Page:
A few more thoughts on the proposed salary cap/bonus cutbacks, focusing on what a large portion of Main Street might not realize about Wall Street:
Investment banks do more than make bad trades: Investment banks have multiple divisions—in addition to sales and trading, they have corporate finance, merger and acquisition, equity and fixed income underwriting, and leveraged finance units, among others—and certainly not all of these divisions at all bailed out firms were responsible for the billions in losses topping headlines. At some banks, certain divisions made considerable profits in 2008, which were lost (in the shuffle, and literally) due to their firm’s enormous trading and investment losses. If you remove the more profitable divisions of certain firms, instead of needing $X billion in bailout money, now they need $X + $Y billion (of course, X > Y). That said, it does make sense that the executive suite should not receive bonuses during years in which overall profits were not profits at all but losses, since all of a firm's divisions report to the suite. (Exhibit A: Deutsche Bank’s CEO elected to not receive a bonus this year, and his staff received 60 percent, on average, less in bonus pay for their work in '08 versus '07, and those in divisions directly affected by the worldwide crisis such as proprietary trading and mortgage securitization were hit the hardest.)
There’s more than one way to make a million bucks: It’s already been happening, but if salary caps are enlisted to affect all senior bankers, then expect even more high-level staff at government-bailed-out banks to leave for middle-market banks, boutiques and straight-up advisory firms that didn’t receive bailout money. Or, these senior bankers at bailed-out banks might just start up their own advisory firms, like the Perella Weinbergs and Moelis & Companys of the world; senior bankers' incentive to stay at firms with restrictions on compensation will be just about nil if they can land on their feet elsewhere. Of course, without big dealmakers next year (or in 2010 and 2011 and beyond), bailed-out banks won't have to pay big bonuses, but it’s likely they will book far fewer profits and (see above) could need even more bailout bucks as a result. (Exhibit B: Evercore’s new MD.)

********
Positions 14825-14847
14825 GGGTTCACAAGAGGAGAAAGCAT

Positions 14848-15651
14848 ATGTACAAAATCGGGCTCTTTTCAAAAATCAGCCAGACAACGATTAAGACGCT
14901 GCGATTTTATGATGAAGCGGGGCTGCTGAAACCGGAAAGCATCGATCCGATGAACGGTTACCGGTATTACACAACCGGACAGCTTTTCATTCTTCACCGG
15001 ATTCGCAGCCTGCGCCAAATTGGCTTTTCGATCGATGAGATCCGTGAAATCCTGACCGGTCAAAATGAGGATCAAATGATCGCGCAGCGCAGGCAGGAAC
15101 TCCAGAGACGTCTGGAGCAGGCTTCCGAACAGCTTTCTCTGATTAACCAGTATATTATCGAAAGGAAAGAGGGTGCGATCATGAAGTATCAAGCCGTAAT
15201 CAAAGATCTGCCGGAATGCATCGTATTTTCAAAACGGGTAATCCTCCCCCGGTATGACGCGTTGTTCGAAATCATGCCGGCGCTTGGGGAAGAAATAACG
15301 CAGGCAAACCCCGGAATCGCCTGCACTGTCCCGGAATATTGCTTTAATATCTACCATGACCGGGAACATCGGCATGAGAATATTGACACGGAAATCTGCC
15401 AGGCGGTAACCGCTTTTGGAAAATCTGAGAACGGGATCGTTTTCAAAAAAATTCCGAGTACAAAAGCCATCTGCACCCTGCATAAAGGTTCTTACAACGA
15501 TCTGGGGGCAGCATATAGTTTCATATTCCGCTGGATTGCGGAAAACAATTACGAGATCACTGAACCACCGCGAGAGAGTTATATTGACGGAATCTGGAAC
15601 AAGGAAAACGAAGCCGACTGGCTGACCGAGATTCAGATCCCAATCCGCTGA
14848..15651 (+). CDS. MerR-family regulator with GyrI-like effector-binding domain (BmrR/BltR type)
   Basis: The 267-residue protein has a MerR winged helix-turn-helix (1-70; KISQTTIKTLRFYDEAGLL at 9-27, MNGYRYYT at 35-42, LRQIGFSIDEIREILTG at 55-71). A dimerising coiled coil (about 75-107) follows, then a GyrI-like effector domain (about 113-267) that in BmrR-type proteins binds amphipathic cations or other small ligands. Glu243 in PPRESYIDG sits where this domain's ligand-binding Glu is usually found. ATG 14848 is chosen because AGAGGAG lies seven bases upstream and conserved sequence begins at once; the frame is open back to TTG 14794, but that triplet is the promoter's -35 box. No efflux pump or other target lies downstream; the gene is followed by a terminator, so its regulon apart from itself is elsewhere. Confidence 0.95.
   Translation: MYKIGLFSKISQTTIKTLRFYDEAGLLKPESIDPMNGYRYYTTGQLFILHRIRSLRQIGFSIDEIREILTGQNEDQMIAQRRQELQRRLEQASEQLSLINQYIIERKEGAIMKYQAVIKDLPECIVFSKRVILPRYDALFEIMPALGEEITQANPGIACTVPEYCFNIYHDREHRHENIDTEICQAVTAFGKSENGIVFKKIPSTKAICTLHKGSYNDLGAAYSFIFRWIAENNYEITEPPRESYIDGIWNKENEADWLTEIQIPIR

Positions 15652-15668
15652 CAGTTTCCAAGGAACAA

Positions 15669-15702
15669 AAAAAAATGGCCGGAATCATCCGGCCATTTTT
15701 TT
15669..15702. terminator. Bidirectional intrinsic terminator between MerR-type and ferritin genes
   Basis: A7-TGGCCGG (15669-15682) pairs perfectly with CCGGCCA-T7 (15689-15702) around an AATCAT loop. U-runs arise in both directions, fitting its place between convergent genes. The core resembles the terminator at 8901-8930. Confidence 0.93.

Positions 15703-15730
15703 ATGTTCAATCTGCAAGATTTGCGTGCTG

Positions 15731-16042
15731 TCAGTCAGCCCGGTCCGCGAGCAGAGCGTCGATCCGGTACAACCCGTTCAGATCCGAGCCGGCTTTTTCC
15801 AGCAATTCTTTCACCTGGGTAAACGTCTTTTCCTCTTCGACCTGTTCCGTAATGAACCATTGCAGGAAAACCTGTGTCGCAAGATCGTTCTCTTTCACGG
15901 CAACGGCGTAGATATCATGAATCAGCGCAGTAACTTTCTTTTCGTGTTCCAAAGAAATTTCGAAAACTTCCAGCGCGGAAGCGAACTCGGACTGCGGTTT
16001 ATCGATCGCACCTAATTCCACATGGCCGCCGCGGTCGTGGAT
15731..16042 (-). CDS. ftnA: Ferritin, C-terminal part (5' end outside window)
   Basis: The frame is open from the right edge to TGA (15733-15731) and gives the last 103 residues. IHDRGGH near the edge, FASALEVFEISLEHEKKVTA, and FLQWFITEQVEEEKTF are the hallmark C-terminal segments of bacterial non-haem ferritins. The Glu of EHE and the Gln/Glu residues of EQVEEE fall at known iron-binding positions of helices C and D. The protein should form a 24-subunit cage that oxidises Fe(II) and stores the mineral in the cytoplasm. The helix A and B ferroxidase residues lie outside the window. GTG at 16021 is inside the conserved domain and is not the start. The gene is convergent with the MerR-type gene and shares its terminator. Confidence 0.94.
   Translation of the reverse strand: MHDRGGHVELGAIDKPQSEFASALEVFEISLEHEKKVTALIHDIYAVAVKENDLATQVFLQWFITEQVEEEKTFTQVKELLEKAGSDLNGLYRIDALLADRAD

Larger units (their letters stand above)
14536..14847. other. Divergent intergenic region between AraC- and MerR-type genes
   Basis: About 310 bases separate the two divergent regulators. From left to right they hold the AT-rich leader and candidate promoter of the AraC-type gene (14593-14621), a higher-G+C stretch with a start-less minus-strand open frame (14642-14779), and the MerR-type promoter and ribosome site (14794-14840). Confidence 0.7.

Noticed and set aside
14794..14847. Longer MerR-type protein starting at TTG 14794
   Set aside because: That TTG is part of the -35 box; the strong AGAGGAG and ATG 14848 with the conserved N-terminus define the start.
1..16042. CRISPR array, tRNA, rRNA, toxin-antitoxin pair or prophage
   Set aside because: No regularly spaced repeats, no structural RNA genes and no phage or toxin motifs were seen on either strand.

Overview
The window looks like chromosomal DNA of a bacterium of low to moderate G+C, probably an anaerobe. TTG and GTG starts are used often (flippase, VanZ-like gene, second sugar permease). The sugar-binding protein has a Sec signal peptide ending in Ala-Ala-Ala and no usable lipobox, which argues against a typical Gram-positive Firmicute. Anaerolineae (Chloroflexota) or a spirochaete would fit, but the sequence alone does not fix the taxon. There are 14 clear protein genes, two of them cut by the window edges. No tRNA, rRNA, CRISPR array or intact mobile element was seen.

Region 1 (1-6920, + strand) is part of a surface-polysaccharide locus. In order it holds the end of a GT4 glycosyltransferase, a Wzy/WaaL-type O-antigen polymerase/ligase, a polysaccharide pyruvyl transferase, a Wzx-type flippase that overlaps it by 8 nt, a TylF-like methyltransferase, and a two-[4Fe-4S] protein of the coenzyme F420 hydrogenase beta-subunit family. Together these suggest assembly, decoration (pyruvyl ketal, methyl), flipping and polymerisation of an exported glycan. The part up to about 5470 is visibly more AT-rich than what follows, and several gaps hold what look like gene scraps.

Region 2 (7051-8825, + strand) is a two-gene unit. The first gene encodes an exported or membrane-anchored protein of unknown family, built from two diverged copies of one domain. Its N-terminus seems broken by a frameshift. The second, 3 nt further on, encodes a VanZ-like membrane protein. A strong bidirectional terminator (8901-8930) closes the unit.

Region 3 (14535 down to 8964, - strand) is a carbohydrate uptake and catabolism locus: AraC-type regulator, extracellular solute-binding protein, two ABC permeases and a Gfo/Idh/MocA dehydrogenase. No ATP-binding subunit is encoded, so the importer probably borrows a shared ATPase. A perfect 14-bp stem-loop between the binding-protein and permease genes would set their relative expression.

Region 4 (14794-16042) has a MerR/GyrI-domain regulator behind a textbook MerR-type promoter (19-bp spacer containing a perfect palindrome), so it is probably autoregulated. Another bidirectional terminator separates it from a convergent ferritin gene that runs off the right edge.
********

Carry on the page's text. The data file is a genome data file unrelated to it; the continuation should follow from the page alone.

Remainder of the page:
This is no Dolly Parton-type of gig: As was written about on CNBC.com and other places in the past few days, what the majority of the U.S. public does not understand is that in investment banking the word "bonus" has never actually meant "bonus" but rather "deferred compensation"—compensation which is verbally implied if not explicitly written into a bankers’ contract. And though these “bonus” numbers are astronomical versus the average corporate worker's salary, bankers (junior and senior alike) do not typically work 9 to 5 M-F schedules but more like 9 to 10 (pm) ones M-S (and this S often stands for the Lord’s day, not the one after Friday). As I see it, lowering the pay at the top will lower the pay at the bottom will lower the incentive for everyone left at these firms to work long hours will lower the deals being done per year will lower the bottom line potential at these firms will lower their stock price valuations (while lowering their ability to pay back any borrowed bailed-out cash) and thus will lower bankers' annual compensation payouts even further (granted that they receive more of their comp in stock). (Exhibit C, I think.)
If Congress moves to limit Wall Street compensation as was outlined last week, and other big banks follow UBS’s lead by squashing cash bonuses, offering stock-only incentive checks while instilling some seriously tough claw back provisions, armchair anti-Wall Street quarterbacks will have reason to cheer, but if this does occur, things inside big-bailed-out-bank board rooms could potentially look a lot worse than they do now in some not-so-distant fiscal quarters.